Anyone who knows me or has listened to “What Were They Thinking?” knows that I (and my co-host Nathan) have an affinity for trashy movies. Some are entertaining because they go for it with gusto and almost translate into legitimately great films like the latest installment in the Furious franchise while some don’t even know they’re bad and take themselves super seriously, thus ending up terrible but still very watchable. This film had all the potential to be a campy, over-the-top violent cult classic but only if it either took itself entirely serious or if it embraced its true potential as camp. Did it do either of those things? Let’s dive in!
The film begins with a police interrogation room where a young lady named Julia (Rosario Dawson) is faced with the fact that her abusive ex-boyfriend has been murdered and she is the prime suspect with evidence to boot. The film then shoots us back to “six months earlier” as we see Julia arriving to California to live with her fiance David (Geoff Stults) and his young daughter Lily (Isabella Kai Rice). Everything seems peachy-keen until we meet David’s ex-wife – Tessa (Katherine Heigl). Tessa is jealous, ill-tempered and so rigid in her behaviour that she immediately does not take a liking to Julia’s free-flowing way of living life without a care in the world. As the film progresses, she gets increasingly jealous and more desperate to get David back in her life by any means necessary.
I am torn with this film because what we have here is one dumb movie with committed performances (especially by its females) but yet the movie never takes off into full B-movie glory as it tries to ground itself at times in a ridiculous fashion. This is a movie that should always be going for the gusto and never be reserved. Scenes like Tessa Facebooking an abusive ex-boyfriend of Julia’s while she is pleasuring herself are perfect examples of the sort of crazy stuff that happens in these movies. I want more scenes like Tessa becoming so enraged that she rides off onto her horse and lets the anger out somehow.
The acting by Katherine Heigl is really what sells this movie. From a girl that usually does romantic comedies like 27 Dresses and The Ugly Truth, here comes a role that she can finally sink her teeth into and a character she can portray with stunningly genuine acting. Heigl is a riot here with her stern reserved craziness and the way in which she conveys her idiosyncrasies had me laughing quite a bit. Rosario Dawson’s performance is almost the opposite but not in a bad way as you would think that might imply but rather that her performance is a lot more grounded and brings the story together. She really holds everything together in terms of the dramatic aspects.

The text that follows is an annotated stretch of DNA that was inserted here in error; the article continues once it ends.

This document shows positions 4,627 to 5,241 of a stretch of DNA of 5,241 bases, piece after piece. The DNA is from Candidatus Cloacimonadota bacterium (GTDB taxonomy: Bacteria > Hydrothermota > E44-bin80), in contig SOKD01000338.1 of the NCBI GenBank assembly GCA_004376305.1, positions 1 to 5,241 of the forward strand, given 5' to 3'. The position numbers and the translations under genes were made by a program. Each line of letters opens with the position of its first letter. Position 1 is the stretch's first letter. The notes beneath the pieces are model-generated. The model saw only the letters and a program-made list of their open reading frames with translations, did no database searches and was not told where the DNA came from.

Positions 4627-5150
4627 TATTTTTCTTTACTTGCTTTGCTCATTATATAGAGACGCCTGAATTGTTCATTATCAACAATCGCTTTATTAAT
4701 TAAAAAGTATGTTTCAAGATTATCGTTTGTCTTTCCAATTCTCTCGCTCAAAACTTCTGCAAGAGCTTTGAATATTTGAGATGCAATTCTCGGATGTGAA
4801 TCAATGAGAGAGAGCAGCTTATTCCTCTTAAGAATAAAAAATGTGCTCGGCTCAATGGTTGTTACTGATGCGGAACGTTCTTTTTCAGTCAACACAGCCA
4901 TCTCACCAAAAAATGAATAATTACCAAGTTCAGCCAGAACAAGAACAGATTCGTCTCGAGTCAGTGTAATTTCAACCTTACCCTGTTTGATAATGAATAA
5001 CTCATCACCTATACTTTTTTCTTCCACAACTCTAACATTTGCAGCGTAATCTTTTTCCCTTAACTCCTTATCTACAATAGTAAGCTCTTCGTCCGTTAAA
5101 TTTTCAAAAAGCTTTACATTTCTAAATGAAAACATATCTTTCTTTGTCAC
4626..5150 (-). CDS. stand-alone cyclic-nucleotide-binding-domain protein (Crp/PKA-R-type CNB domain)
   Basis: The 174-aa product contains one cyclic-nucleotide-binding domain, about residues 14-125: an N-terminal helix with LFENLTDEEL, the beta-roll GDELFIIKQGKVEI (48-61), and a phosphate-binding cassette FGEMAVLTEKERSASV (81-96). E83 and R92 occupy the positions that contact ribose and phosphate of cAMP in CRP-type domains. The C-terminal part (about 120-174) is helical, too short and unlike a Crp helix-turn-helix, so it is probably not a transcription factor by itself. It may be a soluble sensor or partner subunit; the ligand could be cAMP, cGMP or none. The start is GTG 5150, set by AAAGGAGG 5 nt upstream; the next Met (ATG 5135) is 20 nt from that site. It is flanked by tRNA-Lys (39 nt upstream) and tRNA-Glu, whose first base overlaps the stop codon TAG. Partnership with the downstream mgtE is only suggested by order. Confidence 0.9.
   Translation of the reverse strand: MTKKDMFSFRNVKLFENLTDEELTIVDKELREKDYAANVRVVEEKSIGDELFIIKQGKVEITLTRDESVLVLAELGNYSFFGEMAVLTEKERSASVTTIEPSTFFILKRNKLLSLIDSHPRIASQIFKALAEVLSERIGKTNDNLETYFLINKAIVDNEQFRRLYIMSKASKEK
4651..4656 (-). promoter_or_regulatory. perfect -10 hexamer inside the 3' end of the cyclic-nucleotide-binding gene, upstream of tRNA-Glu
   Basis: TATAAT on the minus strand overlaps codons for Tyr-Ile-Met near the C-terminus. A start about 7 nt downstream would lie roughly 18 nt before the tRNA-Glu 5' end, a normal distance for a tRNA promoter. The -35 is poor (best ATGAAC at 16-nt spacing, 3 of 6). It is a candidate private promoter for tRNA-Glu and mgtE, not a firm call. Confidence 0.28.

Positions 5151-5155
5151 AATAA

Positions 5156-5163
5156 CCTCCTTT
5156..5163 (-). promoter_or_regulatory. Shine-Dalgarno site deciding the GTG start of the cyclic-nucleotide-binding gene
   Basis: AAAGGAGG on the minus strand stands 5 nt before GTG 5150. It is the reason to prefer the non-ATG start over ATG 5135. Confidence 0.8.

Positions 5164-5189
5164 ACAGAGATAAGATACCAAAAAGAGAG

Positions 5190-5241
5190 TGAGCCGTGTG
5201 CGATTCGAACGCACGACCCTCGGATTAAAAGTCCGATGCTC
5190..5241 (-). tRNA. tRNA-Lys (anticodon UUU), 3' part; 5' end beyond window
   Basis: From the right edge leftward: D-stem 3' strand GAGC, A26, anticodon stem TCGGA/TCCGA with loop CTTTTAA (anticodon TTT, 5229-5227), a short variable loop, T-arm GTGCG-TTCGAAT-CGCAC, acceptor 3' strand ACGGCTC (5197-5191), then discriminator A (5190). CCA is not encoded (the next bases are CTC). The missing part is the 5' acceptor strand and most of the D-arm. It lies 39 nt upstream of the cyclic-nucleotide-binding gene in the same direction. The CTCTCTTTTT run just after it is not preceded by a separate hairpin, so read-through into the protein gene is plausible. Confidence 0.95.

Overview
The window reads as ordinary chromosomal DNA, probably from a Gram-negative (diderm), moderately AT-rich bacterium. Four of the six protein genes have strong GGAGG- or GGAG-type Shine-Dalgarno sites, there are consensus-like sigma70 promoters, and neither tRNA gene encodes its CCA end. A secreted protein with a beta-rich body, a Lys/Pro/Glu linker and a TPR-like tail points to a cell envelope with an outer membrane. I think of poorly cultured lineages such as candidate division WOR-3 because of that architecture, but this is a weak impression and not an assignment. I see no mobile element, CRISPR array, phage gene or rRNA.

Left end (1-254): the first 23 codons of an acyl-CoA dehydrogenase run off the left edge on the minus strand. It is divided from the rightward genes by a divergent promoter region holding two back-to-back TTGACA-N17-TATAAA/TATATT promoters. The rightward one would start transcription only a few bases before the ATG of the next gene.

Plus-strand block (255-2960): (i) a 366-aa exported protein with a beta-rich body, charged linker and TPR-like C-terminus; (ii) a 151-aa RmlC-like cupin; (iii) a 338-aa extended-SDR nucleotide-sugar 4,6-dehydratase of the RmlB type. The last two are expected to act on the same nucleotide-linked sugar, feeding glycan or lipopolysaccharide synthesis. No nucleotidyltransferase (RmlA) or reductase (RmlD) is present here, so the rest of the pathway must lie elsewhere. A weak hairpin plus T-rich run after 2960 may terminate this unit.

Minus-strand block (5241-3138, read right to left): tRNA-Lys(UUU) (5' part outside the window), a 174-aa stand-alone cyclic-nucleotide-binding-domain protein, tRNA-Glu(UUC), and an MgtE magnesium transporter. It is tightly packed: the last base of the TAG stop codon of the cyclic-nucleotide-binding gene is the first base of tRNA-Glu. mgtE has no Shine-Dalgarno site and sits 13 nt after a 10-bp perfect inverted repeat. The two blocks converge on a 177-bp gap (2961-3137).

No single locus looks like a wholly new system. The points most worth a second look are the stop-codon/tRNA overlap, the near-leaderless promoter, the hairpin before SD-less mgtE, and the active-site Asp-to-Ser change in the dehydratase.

Geoff Stultz is pretty dull as the man who both women essentially fight over, which ultimately kind of hurts the overall film since we never really know what the big deal about him is other than he seems like a pretty nice guy. Cheryl Ladd plays Heigl’s mother and despite only having limited screen time, she does a very good job of coming across with her passive-aggressive behaviour, especially in a scene where she simply asks, “oh, you didn’t bake the scones?” How dare she be served store-bought drivel! Her character also gives more insight into Tessa as we see snippets of what might have led to her psychotic behaviour.
Some of the choices made by the costume designer and cinematographer are so ridiculously on-point that it’s almost laughable. Tessa is always dressed in tight-fitting white dresses with her hair straight and controlled while Julia has flowing hair and wears chic sundresses, which defines their characters pretty succintly. Other characters give us clues too. We often see some of David’s friends embracing Julia and warning her that they often had to “walk on eggshells” around Tessa when she was still in the picture.
The actual conclusion (without ruining too much) is very fitting for a movie like this and has a nice, violent capper to all of the insanity. There is a great and ridiculous fight scene that feels like the viewer is letting out all their frustrations as well because make no mistake about it – you will HATE Tessa. She’s not a fun villain or someone you “love to hate.” She is pure, unadulterated evil. This is why she is the best part of the film because Heigl plays her with such committment that you don’t ever for one second side with her on anything especially as you can start to see the seams of politeness begin to come apart.
So is it worth seeing? As a ridiculous, trashy fun movie? Sure. As an actual worthwhile film? It’s OK.
Less than * (Actively offensive to one’s intelligence)
* (Brutal; bottom-of-the-barrel)
** (Some elements keep it from being awful but still not very good)
*** (Completely watchable; a rental as old-timers might say)
**** (Great film with a few things here and there keeping it from being perfect)
***** (Flawless; a true achievement)